I recently started revisiting the macro universe. The pictures in here are a follow-up. First, I got up very early one morning to go visit some Brooklyn gardens and parks in the stillest air I could summon, but dawn is already quite hot and dew cruelly absent, so my success was mitigated by breeze and dryness.
The next shoot was done during a walk through the woods of Staten Island’s Wolves Pond Park with a few members of the New York Mycological Society. While everybody crouched and discussed pores, gills, stems and edibility, I took my tour to a broader macro level.
These images are best enjoyed in three stages; first you glance at them and take the painting-like character in. The color, the shapes, the surreal vividness and the abstract patterns that inhabit them will reach your eyes just as a first sip of a Nelson Estate Shiraz comes up from a glass, new, complex, loaded and powerful.
Then you suddenly think, well, this reminds me of something. You come up with planets, oceans, flowers and plants that you know life-size, bizarre objects and all kinds of references to the things you see, touch and feel on a daily basis.
Finally, when the surprise gives way to curiosity, you start digging in and look for a sense of scale, and you realize that you are looking at the infinitely complex world of what lies beyond our normal visual acuity. You are reminded as I said before that nature finds great comfort in duplicating itself on all levels, colossal and microscopic, up to the limit of both our horizons, and beyond.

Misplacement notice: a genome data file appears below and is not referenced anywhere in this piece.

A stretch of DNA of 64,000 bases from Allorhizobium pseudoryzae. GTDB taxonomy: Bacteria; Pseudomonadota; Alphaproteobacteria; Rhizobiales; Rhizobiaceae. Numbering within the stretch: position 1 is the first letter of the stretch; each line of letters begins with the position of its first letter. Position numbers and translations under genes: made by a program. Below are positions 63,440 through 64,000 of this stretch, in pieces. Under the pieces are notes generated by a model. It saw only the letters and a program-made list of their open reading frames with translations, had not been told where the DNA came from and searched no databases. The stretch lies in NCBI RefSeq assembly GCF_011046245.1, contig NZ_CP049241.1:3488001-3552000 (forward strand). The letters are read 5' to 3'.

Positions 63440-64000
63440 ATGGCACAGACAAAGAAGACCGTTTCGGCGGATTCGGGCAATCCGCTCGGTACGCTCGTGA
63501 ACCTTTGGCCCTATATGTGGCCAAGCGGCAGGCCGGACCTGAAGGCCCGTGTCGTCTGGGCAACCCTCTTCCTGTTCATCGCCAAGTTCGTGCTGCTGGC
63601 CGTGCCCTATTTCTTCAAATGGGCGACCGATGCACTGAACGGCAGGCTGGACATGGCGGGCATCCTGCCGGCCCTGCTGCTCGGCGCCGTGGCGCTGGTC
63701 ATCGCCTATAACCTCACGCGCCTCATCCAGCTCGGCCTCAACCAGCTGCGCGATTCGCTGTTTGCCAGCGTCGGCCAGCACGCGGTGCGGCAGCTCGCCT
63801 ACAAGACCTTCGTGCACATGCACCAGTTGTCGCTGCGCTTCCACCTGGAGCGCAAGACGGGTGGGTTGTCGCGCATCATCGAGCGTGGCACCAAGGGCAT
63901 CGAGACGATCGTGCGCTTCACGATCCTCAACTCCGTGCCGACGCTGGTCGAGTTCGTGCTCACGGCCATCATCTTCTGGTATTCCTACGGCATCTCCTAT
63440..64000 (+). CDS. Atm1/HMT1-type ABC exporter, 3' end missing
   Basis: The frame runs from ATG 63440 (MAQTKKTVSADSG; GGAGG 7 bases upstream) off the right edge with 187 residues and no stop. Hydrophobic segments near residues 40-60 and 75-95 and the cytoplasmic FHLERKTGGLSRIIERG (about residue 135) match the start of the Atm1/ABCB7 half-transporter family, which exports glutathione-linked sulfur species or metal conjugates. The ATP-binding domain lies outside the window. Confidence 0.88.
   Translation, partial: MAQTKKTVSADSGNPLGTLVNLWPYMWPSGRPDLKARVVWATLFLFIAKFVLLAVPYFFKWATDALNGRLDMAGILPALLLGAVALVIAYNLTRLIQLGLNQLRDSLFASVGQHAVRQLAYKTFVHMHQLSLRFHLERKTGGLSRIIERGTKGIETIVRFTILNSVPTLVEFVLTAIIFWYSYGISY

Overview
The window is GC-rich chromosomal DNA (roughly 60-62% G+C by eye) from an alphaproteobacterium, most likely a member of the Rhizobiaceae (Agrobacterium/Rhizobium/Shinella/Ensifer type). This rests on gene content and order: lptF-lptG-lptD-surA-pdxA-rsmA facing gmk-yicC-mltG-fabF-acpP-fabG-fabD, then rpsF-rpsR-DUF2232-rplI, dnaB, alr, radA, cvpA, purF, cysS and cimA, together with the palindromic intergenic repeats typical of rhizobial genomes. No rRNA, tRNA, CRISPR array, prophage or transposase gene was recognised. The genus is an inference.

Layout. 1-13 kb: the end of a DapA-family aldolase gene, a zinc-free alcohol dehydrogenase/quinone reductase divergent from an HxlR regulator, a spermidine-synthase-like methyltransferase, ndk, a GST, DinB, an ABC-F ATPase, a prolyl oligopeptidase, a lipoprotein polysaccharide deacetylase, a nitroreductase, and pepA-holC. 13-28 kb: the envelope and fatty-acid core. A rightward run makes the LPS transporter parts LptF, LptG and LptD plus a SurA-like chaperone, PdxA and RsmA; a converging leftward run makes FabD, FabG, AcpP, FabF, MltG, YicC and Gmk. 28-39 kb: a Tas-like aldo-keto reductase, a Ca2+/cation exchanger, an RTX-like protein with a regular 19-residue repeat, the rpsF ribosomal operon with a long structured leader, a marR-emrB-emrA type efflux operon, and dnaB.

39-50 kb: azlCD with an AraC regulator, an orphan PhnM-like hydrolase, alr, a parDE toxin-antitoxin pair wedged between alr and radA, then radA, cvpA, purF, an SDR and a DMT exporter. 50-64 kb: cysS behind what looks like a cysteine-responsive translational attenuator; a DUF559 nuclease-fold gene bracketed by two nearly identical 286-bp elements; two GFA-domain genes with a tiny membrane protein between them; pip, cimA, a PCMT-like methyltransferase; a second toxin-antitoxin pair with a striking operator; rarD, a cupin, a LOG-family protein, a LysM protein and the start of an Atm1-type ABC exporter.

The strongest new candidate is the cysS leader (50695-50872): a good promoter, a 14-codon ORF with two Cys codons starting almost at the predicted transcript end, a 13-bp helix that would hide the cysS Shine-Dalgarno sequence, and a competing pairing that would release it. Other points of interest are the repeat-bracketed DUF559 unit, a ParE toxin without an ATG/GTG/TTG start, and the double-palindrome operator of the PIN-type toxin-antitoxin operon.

This is when the fun starts for me. There is no way to know in advance what the camera is going to show me once I point my lens at a macro scene. Sure, I am getting better at anticipating potential, at seeking certain kinds of textures and color contrasts, at looking with the inner eye. Still. The surprise is well worth travelling by subway, ferry and train to a distant island, or getting up at 5:00 AM on a weekend in hope of fog and dew.
Yeah, the stupid forecast was for hot, humid and breezy conditions. But look at what I still found! Handheld, 10 minutes from home, in a quiet Brooklyn waterfront park. We walk by it every day, we often step on it, we ignore its very existence. I give you the macroverse.